Attention, Perception, & Psychophysics

, Volume 76, Issue 5, pp 1271–1279 | Cite as

Perceptual hysteresis in the judgment of auditory pitch shift

  • Claire Chambers
  • Daniel Pressnitzer


Perceptual hysteresis can be defined as the enduring influence of the recent past on current perception. Here, hysteresis was investigated in a basic auditory task: pitch comparisons between successive tones. On each trial, listeners were presented with pairs of tones and asked to report the direction of subjective pitch shift, as either “up” or “down.” All tones were complexes known as Shepard tones (Shepard, 1964), which comprise several frequency components at octave multiples of a base frequency. The results showed that perceptual judgments were determined both by stimulus-related factors (the interval ratio between the base frequencies within a pair) and by recent context (the intervals in the two previous trials). When tones were presented in ordered sequences, for which the frequency interval between tones was varied in a progressive manner, strong hysteresis was found. In particular, ambiguous stimuli that led to equal probabilities of “up” and “down” responses within a randomized context were almost fully determined within an ordered context. Moreover, hysteresis did not act on the direction of the reported pitch shift, but rather on the perceptual representation of each tone. Thus, hysteresis could be observed within sequences in which listeners varied between “up” and “down” responses, enabling us to largely rule out confounds related to response bias. The strength of the perceptual hysteresis observed suggests that the ongoing context may have a substantial influence on fundamental aspects of auditory perception, such as how we perceive the changes in pitch between successive sounds.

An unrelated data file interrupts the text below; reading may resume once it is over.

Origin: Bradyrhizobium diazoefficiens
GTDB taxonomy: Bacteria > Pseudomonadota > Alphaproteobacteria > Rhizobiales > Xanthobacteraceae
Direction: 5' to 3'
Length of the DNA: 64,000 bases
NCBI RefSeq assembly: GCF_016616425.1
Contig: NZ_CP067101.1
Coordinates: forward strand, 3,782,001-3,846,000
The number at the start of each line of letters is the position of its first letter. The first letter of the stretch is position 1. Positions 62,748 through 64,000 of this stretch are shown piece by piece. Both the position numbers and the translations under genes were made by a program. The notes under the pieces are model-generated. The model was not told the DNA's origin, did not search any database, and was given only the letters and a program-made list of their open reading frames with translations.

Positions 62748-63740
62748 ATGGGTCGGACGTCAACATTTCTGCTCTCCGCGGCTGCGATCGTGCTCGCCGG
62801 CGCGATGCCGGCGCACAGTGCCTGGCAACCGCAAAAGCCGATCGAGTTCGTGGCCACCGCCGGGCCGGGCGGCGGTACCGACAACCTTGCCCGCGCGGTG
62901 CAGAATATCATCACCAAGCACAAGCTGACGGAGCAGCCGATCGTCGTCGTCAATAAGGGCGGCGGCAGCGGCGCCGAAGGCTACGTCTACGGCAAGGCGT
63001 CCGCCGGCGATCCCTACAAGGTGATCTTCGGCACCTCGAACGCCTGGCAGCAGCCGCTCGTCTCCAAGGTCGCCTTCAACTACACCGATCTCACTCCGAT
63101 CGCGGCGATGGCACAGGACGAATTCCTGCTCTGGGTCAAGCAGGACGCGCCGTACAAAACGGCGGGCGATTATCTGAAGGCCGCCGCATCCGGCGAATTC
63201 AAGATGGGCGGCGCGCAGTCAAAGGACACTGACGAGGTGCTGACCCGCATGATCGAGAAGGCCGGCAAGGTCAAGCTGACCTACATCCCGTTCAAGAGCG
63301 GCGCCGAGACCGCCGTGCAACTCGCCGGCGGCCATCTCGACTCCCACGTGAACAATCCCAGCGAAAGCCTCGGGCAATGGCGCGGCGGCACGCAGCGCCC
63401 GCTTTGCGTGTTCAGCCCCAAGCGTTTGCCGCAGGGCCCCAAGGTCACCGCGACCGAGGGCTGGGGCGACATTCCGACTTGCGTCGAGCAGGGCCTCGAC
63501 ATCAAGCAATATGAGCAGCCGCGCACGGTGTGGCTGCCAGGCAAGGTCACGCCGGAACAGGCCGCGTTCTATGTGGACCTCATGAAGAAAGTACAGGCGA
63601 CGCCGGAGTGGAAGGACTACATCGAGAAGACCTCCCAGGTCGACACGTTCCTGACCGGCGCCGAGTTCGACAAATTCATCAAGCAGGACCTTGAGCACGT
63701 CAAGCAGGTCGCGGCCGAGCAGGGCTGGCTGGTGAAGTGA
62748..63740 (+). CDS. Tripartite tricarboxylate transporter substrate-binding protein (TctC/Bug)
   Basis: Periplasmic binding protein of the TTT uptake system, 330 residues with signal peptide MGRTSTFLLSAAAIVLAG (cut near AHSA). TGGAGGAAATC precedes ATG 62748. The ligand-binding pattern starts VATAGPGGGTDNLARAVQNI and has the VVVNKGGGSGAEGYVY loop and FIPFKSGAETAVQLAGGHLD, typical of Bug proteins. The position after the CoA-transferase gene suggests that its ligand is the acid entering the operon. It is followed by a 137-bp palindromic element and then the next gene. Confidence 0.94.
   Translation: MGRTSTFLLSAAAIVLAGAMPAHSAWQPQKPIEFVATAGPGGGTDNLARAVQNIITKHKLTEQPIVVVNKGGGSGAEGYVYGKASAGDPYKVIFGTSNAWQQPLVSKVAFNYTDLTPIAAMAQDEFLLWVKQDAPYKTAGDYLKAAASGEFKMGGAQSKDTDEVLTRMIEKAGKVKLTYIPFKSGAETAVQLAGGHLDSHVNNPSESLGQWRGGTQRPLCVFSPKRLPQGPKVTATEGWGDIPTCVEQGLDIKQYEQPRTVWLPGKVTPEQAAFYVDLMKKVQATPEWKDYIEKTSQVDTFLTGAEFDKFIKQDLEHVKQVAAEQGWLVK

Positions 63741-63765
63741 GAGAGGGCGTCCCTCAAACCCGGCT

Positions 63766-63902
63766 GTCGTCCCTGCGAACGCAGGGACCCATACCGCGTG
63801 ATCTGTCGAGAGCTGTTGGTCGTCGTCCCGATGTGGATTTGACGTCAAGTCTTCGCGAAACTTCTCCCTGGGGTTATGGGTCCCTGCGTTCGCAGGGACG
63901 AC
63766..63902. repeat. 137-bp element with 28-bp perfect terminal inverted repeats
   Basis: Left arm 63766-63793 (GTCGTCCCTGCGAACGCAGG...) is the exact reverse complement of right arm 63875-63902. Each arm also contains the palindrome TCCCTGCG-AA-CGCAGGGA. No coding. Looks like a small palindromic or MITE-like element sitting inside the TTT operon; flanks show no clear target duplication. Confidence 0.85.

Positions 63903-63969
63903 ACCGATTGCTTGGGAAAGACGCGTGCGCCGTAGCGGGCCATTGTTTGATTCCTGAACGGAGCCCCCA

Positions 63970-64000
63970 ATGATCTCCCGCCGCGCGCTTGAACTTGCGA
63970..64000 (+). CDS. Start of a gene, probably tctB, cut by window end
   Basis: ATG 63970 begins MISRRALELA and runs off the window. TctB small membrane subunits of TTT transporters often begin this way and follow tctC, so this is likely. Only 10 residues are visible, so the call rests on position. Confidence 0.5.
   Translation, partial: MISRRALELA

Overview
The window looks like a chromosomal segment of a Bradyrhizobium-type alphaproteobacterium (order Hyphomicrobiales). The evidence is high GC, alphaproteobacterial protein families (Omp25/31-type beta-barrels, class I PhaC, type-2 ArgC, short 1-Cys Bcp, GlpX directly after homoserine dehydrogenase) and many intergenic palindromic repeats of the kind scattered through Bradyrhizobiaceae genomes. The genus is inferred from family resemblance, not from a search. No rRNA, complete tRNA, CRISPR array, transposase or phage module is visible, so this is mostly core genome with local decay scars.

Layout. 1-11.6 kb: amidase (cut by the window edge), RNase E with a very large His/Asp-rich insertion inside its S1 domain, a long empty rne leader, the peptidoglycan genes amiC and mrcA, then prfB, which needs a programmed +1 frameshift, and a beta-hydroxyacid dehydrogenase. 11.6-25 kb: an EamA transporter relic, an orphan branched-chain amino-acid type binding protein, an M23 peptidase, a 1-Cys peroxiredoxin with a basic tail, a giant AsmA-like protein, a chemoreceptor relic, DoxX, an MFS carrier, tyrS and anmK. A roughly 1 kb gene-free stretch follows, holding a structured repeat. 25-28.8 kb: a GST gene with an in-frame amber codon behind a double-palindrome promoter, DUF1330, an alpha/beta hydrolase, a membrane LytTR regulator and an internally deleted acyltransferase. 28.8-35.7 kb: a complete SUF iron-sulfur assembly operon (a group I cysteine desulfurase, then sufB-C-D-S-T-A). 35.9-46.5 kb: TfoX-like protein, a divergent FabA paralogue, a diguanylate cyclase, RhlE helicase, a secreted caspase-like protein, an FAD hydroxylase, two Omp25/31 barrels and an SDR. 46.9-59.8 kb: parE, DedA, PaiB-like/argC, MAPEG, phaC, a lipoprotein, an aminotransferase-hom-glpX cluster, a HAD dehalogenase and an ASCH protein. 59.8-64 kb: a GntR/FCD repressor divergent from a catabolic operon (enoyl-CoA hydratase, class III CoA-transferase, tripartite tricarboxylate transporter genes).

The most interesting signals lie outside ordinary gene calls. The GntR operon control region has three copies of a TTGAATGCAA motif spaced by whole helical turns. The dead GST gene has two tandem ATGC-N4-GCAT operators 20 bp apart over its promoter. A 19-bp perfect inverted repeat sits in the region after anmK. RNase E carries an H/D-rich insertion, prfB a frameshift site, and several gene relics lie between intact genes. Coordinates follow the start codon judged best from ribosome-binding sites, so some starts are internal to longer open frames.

Adaptation Aftereffects Hearing Psychoacoustics 


Author note

We extend our thanks to Daniel Oberfeld, who suggested the idea of a molecular analysis and provided scripts to perform the computations. This work was funded by a grant from Entendre SAS to the first author, and by ERC Grant Nos. ADAM 295603, ANR-10-LABX-0087 IEC, and ANR-10-IDEX-0001-02 PSL*. The authors declare no conflict of interest.


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Copyright information

© Psychonomic Society, Inc. 2014

Authors and Affiliations

  1. 1.Laboratoire des Systèmes PerceptifsCNRS UMR 8248ParisFrance
  2. 2.Département d’Etudes CognitivesEcole Normale SupérieureParisFrance

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